Often players expect their DMs to provide motivation for an adventure. This is not fair. DMs have a lot on their plates, and while they almost certainly have some idea of what the grand scale story is going to be, a good DM will have accounted for backstories and motivators affecting the PCs outside of the main plot. So, how do you create a character that is motivated?
The question that must always be answered when creating a character backstory is "why is my character an adventurer?" Your backstory will answer this question, and should absolutely include something which keeps your character moving. Memory loss, vengeance, the hunt for a rare item, love, all of these are good motivators for characters. However, to turn the general motive that is in your backstory into actionable items, you need something else.
Get as specific as you possibly can. You don't just want vengeance against the man who killed your father, you want vengeance against Gerald Horningfather, aid to the king and one of the most powerful men in the nation, who killed your father over a petty land dispute. You're looking for powerful poisons, ways to get into the castle unnoticed, wicked weapons and a team willing to do something bad for the greater good so that you can enact sweet vengeance.
3. Look at the Long Term
Having a specific goal pulled from your compelling backstory should give you a specific long-term goal. In general, having a long term goal is good because in any given "big decision" moment you can pull from this big goal to make said decision. It also gives your DM tons of interesting character and story development options to pepper into the campaign that will further invest you.
4. Look at Short Term
People tend to know what they want to do in any given moment. So should your character. The easiest way to do this is to draw from your Long Term and consider what your character can be doing on the day to day to get closer to that long term goal. They want to become king? Well that's great but what are they going to wake up and do about it right now? Probably try to gather some advisors, maybe learn about politics, or ally themselves with a powerful leader somehow. They want to find love? Well they're probably looking for gold to get a tailored suit, or hitting up local taverns, or looking for a great adventure to brag about later. If the long term is specific, then it makes the short term easier to puzzle out. Your character loves the prince of a faraway land who loves lilies. Well, now your character needs three things: lilies, a way of preserving lilies, and a way to get to that faraway land.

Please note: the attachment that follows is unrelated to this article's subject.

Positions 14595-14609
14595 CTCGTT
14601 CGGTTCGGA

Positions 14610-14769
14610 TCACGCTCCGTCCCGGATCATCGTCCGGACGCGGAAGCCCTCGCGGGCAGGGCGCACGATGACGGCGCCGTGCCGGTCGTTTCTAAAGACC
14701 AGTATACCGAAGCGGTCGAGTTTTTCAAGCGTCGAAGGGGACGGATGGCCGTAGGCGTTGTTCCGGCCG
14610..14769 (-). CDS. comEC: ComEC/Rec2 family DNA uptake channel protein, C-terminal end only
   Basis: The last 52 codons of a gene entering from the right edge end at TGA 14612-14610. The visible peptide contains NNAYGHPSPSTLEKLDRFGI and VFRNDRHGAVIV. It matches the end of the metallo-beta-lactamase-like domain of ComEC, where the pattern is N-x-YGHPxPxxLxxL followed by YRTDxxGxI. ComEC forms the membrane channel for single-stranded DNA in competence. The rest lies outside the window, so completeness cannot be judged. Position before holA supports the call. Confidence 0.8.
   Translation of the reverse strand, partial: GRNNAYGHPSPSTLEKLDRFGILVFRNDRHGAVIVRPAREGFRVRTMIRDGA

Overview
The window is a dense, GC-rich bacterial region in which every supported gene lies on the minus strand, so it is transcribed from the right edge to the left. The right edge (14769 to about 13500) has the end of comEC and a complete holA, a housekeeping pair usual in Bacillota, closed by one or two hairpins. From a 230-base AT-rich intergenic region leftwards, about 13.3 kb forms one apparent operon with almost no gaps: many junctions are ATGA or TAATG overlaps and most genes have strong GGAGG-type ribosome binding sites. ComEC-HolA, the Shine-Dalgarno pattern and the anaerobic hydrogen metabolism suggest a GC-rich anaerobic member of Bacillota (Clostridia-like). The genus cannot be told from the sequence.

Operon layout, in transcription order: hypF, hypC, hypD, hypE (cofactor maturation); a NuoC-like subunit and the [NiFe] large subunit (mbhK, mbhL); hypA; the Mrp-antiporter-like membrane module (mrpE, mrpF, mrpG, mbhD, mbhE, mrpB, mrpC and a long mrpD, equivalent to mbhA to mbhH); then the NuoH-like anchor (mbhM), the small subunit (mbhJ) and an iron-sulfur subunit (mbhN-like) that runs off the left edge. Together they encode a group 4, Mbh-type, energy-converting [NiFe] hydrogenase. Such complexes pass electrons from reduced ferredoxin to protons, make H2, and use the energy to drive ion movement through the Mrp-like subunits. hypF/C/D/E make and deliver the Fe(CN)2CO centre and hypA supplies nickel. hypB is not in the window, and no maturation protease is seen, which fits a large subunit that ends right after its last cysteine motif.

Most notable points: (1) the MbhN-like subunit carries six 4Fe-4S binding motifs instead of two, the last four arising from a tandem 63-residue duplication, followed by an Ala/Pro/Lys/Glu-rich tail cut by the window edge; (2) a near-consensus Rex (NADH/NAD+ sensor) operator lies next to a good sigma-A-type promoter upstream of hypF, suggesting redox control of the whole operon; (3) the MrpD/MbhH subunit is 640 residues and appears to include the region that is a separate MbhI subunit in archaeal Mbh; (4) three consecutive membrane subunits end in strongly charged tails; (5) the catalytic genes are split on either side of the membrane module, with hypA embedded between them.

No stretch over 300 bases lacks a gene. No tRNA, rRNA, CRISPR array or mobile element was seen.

5. Allow for Change
Characters who want the same thing and relentlessly pursue it for a whole campaign get exceptionally tedious. That's not to say a character must abandon their motivation, but people are complicated and it's okay to incorporate new motivators, change perspective on your current motivator, or become increasingly more fixated and fanatical to the point that you're hardly recognizable despite only pursuing one motivation. Allow for your character to change, and new paths will open up.
6. Communicate Your Motivators
Any relationship needs proper communication. This includes romantic ones as well as DM/Player relationships and player/player relationships. Your DM cannot properly utilize all of the cool specific details you use to keep your character moving in the plot if you don't make those details clear to them. Similarly, if your character wants to suddenly deviate from the main plot to pursue their own goals, their party should be aware of those goals in some way so that everyone can stay together or separate in a way that makes sense.
All in all a campaign doesn't revolve around one player or their motivators, but motivators are still important. Players have a great amount of agency in DnD, and it's fun to be able to use that agency to your advantage. Don't forget to keep your characters interesting and moving forward.